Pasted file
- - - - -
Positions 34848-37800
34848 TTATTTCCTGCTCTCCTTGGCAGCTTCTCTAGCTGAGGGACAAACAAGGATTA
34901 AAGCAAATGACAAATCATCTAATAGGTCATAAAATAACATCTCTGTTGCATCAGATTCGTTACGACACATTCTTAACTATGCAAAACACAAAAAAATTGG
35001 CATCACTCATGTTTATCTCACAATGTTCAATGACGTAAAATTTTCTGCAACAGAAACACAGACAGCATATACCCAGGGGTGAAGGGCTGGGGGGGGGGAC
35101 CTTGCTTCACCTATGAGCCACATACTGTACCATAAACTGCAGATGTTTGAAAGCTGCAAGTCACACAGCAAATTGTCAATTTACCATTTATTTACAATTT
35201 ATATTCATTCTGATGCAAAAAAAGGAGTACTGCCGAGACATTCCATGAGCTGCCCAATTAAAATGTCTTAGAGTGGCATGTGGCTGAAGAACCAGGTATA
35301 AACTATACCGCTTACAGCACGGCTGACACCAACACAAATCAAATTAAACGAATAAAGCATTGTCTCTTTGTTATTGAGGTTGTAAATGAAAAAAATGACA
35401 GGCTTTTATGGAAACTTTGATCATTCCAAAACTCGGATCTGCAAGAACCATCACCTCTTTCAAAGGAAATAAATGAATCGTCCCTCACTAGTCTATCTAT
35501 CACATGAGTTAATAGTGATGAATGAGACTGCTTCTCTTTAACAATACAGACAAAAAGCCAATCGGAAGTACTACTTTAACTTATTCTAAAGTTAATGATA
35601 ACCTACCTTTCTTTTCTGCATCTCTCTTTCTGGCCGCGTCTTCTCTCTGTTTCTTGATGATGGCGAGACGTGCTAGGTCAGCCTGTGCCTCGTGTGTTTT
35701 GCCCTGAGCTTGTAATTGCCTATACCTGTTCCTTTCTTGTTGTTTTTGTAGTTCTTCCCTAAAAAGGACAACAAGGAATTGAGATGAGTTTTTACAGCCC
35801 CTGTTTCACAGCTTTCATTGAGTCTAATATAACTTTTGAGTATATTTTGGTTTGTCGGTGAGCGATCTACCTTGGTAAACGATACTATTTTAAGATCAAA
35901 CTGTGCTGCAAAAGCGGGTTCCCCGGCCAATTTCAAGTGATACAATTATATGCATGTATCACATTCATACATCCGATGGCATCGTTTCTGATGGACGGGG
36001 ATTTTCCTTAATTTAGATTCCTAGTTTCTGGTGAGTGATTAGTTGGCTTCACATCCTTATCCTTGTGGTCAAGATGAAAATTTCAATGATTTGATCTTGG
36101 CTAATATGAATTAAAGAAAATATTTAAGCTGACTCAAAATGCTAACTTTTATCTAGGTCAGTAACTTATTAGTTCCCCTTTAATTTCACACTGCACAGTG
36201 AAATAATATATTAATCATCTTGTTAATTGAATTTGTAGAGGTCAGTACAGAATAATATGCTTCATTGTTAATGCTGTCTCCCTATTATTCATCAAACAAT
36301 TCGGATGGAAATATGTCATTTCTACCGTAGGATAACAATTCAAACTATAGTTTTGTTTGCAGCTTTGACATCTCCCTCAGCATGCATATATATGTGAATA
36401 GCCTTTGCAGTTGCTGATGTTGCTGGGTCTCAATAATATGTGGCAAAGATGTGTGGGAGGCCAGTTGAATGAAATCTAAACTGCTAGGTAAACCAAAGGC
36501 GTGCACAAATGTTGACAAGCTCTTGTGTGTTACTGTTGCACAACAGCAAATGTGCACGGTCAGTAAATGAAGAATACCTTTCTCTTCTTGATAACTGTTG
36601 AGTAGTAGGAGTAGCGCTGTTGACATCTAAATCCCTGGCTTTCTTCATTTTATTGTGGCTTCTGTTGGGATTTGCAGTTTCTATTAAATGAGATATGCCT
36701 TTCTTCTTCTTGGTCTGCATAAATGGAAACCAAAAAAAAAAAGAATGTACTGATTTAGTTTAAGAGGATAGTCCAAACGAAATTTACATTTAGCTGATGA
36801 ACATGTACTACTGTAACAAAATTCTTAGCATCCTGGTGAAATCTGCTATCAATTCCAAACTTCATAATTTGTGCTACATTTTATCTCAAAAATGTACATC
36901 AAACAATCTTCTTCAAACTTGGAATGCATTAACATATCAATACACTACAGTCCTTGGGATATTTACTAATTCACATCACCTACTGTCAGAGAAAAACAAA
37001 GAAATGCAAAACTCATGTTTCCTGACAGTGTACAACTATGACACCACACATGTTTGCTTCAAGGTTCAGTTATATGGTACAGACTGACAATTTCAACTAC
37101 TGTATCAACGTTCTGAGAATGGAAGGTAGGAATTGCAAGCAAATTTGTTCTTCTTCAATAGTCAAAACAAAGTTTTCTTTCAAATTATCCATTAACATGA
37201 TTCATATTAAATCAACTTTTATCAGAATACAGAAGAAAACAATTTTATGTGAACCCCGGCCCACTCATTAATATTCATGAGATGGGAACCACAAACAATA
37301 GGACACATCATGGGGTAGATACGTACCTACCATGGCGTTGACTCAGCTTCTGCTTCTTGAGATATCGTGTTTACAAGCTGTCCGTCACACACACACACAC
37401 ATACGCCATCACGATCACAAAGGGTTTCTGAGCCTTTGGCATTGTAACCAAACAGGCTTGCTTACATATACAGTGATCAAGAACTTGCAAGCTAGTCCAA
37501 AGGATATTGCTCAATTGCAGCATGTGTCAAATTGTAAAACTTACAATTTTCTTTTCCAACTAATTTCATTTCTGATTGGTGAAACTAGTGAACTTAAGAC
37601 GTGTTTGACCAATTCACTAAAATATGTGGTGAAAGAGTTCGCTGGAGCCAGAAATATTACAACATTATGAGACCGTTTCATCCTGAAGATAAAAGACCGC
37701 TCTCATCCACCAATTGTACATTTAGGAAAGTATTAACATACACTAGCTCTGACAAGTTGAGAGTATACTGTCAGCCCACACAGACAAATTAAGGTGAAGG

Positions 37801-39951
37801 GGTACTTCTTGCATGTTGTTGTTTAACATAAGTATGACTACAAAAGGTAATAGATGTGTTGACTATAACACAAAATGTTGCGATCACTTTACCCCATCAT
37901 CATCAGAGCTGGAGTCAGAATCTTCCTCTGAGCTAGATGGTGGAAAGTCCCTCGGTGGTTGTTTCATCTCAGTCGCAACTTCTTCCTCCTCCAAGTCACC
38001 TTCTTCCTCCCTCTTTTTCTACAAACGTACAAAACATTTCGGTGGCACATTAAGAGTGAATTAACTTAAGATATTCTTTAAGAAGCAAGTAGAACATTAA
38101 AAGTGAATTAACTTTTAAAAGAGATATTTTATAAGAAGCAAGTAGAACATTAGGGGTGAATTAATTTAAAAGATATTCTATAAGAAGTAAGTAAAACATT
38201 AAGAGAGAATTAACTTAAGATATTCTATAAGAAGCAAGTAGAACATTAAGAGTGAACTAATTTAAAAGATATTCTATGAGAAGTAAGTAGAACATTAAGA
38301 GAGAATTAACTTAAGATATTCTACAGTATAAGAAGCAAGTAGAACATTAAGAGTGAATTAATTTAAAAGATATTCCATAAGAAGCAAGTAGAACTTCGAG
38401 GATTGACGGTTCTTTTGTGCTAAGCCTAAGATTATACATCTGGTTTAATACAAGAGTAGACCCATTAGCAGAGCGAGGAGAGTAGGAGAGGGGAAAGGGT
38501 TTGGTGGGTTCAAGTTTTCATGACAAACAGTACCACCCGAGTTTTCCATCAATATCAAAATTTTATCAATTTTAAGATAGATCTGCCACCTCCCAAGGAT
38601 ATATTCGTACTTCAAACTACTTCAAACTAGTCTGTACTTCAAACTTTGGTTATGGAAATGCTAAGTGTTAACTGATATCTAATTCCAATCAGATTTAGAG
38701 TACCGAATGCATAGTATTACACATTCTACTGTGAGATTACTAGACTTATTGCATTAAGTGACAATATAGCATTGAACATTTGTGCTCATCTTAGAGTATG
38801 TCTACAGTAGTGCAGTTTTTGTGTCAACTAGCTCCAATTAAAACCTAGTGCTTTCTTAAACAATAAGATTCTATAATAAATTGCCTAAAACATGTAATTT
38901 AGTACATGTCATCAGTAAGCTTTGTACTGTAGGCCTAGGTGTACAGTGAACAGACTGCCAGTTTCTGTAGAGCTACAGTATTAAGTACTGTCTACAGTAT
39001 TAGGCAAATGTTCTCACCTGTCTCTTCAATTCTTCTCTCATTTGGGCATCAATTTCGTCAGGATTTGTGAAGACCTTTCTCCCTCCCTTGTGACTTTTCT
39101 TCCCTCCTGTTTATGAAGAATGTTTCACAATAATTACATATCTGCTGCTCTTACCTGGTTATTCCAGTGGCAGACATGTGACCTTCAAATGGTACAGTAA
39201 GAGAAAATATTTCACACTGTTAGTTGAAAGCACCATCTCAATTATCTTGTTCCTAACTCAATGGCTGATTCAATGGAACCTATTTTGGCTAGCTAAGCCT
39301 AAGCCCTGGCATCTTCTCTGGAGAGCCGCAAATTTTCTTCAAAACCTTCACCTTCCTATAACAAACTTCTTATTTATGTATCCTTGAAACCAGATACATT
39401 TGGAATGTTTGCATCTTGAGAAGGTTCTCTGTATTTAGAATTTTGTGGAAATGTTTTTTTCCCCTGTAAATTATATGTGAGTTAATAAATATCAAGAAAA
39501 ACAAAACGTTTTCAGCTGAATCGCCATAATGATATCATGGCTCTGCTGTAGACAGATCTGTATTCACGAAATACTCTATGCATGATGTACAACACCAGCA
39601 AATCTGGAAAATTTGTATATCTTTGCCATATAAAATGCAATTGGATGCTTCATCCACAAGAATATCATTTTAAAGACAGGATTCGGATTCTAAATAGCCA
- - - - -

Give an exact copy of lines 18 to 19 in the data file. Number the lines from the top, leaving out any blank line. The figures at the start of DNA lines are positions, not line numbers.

36401 GCCTTTGCAGTTGCTGATGTTGCTGGGTCTCAATAATATGTGGCAAAGATGTGTGGGAGGCCAGTTGAATGAAATCTAAACTGCTAGGTAAACCAAAGGC
36501 GTGCACAAATGTTGACAAGCTCTTGTGTGTTACTGTTGCACAACAGCAAATGTGCACGGTCAGTAAATGAAGAATACCTTTCTCTTCTTGATAACTGTTG